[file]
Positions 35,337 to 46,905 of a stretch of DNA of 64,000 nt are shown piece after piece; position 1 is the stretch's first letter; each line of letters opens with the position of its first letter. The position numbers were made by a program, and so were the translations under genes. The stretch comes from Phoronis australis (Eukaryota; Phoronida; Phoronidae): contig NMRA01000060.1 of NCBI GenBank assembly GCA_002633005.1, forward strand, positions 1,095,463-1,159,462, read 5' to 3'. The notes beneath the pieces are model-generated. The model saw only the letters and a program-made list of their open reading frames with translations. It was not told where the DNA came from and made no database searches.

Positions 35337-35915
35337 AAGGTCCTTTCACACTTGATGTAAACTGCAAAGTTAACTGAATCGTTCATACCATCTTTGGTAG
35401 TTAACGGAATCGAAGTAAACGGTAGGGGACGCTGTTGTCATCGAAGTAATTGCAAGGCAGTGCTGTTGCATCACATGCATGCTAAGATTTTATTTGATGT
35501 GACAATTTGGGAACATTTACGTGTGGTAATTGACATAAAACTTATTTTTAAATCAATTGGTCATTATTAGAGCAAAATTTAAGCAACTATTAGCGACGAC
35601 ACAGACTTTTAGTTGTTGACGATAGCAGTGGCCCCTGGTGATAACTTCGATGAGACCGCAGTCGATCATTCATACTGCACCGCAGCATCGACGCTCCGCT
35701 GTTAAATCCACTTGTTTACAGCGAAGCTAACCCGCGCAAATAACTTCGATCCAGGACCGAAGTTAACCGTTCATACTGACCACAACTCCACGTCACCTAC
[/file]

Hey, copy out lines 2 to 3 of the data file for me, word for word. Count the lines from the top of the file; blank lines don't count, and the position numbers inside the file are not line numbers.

Positions 35337-35915
35337 AAGGTCCTTTCACACTTGATGTAAACTGCAAAGTTAACTGAATCGTTCATACCATCTTTGGTAG